Our institution, New York Hospital Queens, welcomes true “Medicaid Reform.” We are impressed and hopeful that our new governor is coming into office with both a mission and the framework for a plan to tackle what so many have been reluctant to even broach. Real reform will not be easy.
We are confident that the right experts are being tapped to ensure that “reimbursement reduction” will not be portrayed as “reform.” Real reform is a huge undertaking and will not be accomplished in the short term – the systems are simply too complex. Patience and persistence will be required to plan and then implement reform that will eventually strengthen the health care delivery system, not further damage it.
The health care delivery infrastructure can’t survive a reform approach that is based upon rate reductions. There are few (if any) not for profit or public New York hospitals today that have a margin that can handle a reduction of any magnitude in the current Medicaid reimbursement rates, which are well below adequate. Neither can the core delivery system that includes the very primary care physician base that needs to be strengthened in order to achieve necessary reforms in this state, and federally. The reform approaches that are intended to push collaboration, access and resulting efficiencies throughout the continuum of patient care (Medical Homes, Accountable Care Organizations) require that both hospitals and the primary care physicians be viable.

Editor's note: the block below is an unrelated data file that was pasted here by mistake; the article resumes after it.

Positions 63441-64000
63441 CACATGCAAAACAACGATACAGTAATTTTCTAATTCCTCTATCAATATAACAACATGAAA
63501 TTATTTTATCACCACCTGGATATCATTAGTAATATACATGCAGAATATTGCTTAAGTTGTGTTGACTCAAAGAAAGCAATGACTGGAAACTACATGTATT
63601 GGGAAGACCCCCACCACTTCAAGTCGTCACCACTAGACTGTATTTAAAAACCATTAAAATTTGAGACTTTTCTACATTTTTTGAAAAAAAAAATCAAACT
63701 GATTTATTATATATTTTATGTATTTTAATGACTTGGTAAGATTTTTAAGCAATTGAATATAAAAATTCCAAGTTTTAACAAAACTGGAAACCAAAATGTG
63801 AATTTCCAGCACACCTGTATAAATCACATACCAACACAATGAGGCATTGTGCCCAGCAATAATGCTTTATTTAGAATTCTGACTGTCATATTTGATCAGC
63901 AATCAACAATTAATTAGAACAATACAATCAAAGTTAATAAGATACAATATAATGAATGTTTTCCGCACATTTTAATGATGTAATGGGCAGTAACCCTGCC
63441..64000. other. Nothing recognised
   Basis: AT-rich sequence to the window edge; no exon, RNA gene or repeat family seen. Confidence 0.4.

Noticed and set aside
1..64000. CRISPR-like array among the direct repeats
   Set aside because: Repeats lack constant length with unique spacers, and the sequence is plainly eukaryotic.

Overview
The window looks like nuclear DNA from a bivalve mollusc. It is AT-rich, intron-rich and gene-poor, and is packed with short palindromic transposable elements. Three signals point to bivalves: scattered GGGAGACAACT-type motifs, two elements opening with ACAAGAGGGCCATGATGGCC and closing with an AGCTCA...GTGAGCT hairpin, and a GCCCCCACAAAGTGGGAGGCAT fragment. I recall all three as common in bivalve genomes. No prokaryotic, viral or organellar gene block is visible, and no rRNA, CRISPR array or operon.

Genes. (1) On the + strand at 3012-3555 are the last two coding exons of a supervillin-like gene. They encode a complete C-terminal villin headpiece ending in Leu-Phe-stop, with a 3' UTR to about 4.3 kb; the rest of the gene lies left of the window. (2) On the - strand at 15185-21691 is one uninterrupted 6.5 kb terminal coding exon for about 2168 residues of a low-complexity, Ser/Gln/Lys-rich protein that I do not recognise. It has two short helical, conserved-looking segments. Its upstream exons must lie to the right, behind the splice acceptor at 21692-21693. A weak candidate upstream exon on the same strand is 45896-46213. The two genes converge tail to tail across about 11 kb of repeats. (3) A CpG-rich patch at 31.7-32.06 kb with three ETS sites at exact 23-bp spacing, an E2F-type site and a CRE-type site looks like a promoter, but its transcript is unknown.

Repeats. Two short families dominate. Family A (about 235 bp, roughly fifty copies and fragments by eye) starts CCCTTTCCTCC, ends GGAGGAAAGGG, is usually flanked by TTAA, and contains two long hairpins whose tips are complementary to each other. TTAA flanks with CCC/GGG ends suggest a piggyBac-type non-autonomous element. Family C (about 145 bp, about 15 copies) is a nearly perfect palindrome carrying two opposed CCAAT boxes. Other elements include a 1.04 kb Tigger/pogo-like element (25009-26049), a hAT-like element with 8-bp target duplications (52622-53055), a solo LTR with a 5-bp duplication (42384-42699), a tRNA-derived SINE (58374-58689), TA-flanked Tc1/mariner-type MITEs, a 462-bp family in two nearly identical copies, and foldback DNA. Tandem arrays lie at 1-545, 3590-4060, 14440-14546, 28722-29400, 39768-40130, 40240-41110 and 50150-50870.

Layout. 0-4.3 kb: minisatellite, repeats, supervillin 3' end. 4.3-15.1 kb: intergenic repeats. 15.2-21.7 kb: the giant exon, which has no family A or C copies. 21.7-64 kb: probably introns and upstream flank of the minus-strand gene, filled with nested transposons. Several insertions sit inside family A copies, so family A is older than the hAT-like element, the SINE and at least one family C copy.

Hospitals simply cannot provide safe patient care with an uncertain but declining revenue stream. At what point is this fragile industry to be considered in serious danger like the auto industry and banks were when they required bailouts not all that long ago? We can plan and budget for uncertainty, but not for unlimited uncertainty. Continued cuts have helped cause the demise of many local hospitals in recent history. There will likely be more closures unless there is relief – relief that supports the process of real reform, including what we all need to do in this state, and then on the federal level.
Stephen S. Mills, President and Chief Executive Officer, New York Hospital Queens.